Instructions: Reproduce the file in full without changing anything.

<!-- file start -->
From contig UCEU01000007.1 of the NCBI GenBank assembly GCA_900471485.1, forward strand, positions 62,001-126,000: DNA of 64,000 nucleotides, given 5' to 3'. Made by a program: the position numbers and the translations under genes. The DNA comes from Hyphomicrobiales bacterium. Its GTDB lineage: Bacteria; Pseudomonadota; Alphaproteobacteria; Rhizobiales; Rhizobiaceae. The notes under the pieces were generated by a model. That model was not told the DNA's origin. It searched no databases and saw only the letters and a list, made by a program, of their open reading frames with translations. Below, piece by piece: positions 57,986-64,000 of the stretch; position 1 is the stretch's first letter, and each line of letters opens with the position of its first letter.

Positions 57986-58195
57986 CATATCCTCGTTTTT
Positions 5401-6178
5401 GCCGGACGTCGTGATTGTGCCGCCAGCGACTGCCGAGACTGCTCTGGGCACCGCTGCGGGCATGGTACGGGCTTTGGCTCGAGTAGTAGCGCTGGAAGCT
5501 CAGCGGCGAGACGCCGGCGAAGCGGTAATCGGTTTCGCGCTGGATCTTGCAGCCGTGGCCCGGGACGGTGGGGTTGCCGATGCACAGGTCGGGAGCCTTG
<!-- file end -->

From contig UCEU01000007.1 of the NCBI GenBank assembly GCA_900471485.1, forward strand, positions 62,001-126,000: DNA of 64,000 nucleotides, given 5' to 3'. Made by a program: the position numbers and the translations under genes. The DNA comes from Hyphomicrobiales bacterium. Its GTDB lineage: Bacteria; Pseudomonadota; Alphaproteobacteria; Rhizobiales; Rhizobiaceae. The notes under the pieces were generated by a model. That model was not told the DNA's origin. It searched no databases and saw only the letters and a list, made by a program, of their open reading frames with translations. Below, piece by piece: positions 57,986-64,000 of the stretch; position 1 is the stretch's first letter, and each line of letters opens with the position of its first letter.

Positions 57986-58195
57986 CATATCCTCGTTTTT
Positions 5401-6178
5401 GCCGGACGTCGTGATTGTGCCGCCAGCGACTGCCGAGACTGCTCTGGGCACCGCTGCGGGCATGGTACGGGCTTTGGCTCGAGTAGTAGCGCTGGAAGCT
5501 CAGCGGCGAGACGCCGGCGAAGCGGTAATCGGTTTCGCGCTGGATCTTGCAGCCGTGGCCCGGGACGGTGGGGTTGCCGATGCACAGGTCGGGAGCCTTG